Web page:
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Stop! Hammer time: NASA’s plans to prevent asteroids hitting Earth

NASA plans to develop its own HAMMER (not to be confused with MC Hammer) to ensure asteroid Bennu ‘can’t touch this’ Earth.

Asteroids harmlessly pass Earth all the time, but an asteroid affectionately known as Bennu is causing quite the stir in NASA’s headquarters – enough to trigger plans for a nuclear warhead directly aimed towards it.

The asteroid Bennu is currently orbiting the Sun a cosy 54 million miles away from Earth, but scientists estimate that during a flyby past Earth in the year 2135, Bennu will hit a special orbit-altering “keyhole”, deflecting its trajectory for a collision course with Earth later on in the century. Though there is only a 0.037% chance (about 1 in 2,700) that the asteroid will hit Earth, it is estimated that its impact will be 80,000 times stronger than that of the Hiroshima atomic bomb. For something this devastating, NASA wants to ensure there is a plan in place in the event of a global emergency.

Bennu will hit a special orbit-altering “keyhole”, deflecting its trajectory for a collision course with Earth later on in the century

The Hypervelocity Asteroid Mitigation Mission for Emergency Response spacecraft, HAMMER for short, would be developed by NASA, along with the National Nuclear Security Administration and two Energy Department weapons labs in the event that any asteroid comes too close to Earth for comfort. The idea was developed from a 2010 report published in the journal Acta Astronautica about defending our planet from near-Earth objects (NEOs).

In the report, it is stated that “the two realistic responses considered are the use of a spacecraft functioning as either a kinetic impactor or a nuclear explosive carrier to deflect the approaching NEO.” According to the report, the HAMMER spacecraft would consist of an 8.8-ton “impactor” designed to ‘nudge’ asteroids delicately out of Earth’s orbit and back into the Sun’s orbit.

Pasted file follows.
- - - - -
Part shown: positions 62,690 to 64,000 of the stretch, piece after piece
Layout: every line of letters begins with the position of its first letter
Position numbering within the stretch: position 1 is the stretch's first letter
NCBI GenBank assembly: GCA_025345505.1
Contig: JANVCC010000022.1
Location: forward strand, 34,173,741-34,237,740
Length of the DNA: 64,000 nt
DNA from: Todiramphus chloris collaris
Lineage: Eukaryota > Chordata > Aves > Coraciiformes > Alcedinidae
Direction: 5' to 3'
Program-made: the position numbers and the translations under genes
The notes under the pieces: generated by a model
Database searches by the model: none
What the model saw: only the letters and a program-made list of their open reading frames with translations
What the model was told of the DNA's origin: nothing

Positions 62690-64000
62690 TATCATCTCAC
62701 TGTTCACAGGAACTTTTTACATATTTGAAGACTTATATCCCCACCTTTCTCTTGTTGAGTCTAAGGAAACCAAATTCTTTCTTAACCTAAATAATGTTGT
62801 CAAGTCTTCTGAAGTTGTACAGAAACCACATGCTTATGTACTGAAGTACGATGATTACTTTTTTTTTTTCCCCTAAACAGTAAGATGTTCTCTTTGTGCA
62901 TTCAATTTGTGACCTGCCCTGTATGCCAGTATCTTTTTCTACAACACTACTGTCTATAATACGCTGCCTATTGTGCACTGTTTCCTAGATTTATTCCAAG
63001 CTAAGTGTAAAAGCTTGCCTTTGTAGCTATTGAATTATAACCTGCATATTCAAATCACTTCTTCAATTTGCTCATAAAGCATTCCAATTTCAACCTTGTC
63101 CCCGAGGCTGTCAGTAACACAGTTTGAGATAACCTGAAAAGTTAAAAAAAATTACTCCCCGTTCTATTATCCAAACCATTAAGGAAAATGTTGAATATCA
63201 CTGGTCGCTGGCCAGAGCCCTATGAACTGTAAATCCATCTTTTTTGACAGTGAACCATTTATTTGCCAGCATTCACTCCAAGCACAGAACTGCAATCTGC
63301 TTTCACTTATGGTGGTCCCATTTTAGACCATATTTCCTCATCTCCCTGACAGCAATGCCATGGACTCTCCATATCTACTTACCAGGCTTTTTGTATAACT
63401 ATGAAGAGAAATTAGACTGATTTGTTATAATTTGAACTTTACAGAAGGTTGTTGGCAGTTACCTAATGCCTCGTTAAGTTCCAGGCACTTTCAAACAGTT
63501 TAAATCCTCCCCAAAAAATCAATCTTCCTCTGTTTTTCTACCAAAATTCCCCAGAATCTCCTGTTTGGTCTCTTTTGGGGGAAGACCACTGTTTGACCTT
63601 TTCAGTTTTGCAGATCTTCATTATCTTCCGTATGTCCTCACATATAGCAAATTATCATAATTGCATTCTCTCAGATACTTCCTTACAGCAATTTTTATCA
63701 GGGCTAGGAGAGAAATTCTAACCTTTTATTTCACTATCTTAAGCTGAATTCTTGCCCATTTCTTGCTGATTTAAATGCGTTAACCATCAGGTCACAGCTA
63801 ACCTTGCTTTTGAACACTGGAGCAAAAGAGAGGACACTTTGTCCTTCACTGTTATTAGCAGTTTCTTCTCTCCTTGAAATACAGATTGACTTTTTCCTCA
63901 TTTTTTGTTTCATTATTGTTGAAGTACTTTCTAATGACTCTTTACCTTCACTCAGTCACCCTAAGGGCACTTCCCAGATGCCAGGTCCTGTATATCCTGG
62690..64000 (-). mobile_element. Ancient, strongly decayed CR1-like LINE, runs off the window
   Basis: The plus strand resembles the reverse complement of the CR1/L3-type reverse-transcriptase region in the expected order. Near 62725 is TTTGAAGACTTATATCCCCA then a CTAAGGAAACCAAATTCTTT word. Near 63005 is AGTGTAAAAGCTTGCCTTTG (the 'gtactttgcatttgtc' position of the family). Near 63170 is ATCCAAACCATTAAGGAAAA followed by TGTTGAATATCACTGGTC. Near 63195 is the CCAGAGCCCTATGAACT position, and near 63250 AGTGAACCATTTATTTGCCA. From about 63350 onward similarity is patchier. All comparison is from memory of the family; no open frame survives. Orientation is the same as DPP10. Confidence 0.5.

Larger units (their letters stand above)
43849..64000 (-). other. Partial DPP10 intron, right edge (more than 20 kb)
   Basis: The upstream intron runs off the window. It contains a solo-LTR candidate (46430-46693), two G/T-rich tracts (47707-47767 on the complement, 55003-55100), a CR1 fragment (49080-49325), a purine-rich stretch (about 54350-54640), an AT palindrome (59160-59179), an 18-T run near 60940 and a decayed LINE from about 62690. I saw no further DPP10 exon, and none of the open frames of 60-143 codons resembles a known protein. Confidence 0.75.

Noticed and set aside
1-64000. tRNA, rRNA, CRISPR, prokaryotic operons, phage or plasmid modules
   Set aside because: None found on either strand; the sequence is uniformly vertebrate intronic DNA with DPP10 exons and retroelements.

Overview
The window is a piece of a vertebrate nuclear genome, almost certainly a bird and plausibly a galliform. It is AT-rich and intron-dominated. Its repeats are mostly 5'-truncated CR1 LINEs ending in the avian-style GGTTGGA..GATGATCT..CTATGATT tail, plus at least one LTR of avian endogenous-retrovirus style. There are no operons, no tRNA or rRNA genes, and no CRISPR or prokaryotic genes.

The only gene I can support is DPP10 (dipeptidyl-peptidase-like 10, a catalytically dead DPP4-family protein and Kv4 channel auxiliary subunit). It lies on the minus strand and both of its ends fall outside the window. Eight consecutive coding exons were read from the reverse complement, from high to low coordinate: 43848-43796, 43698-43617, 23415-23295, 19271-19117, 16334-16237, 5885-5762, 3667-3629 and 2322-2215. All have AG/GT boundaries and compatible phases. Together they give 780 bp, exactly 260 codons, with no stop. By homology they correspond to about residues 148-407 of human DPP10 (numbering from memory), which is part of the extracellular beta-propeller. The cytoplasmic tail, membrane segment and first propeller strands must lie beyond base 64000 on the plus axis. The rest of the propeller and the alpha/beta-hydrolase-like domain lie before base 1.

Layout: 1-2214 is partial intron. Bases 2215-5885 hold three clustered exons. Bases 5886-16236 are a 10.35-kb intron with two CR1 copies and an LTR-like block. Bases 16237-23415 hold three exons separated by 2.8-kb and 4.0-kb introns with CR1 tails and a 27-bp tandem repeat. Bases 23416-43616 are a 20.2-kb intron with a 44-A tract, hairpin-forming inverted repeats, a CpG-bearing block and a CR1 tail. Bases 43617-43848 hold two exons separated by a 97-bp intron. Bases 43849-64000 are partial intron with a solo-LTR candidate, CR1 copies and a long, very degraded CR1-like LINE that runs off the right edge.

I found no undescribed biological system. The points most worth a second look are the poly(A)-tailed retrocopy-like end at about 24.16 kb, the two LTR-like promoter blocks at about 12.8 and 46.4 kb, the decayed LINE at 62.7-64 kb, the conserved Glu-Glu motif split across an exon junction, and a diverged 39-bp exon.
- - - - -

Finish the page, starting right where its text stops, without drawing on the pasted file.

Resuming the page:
HAMMER would be developed by NASA… in the event that any asteroid comes too close to Earth for comfort

The report proceeded to outline a variety of scenarios. For example, if Earth started launching HAMMER missions just 10 years before the impact, “it was determined that it could take between 34 and 53 launches of the Delta IV Heavy rocket, each carrying a single HAMMER impactor, to make a Bennu-class asteroid miss the Earth.” Trying to nudge Bennu out of Earth’s orbit would simply not be feasible.

The HAMMER spacecraft, in scenarios such as the collision of Bennu, can act as a delivery vehicle for a nuclear warhead. The aim is for the nuclear explosive to be detonated some distance away from the asteroid, allowing the vaporisation of part of the surface and creating a rocket-like propulsion effect to deflect its course from Earth.

Trying to nudge Bennu out of Earth’s orbit would simply not be feasible

As 2135 approaches, it will be made clearer whether Bennu could actually hit Earth. Such an impact would likely devastate the local area, killing millions of individuals and wildlife, but it would fall short of wiping out civilization or causing a mass extinction, experts have said.

But we still have time on our hands, technology could advance in the decades to come, allowing for the development of innovative, novel technologies, such as advanced kinetic impactors capable of shifting even larger asteroids out of orbit. Of course, if it doesn’t all work out how we hoped, we’ll still have the nuclear option as humanity’s saving grace.

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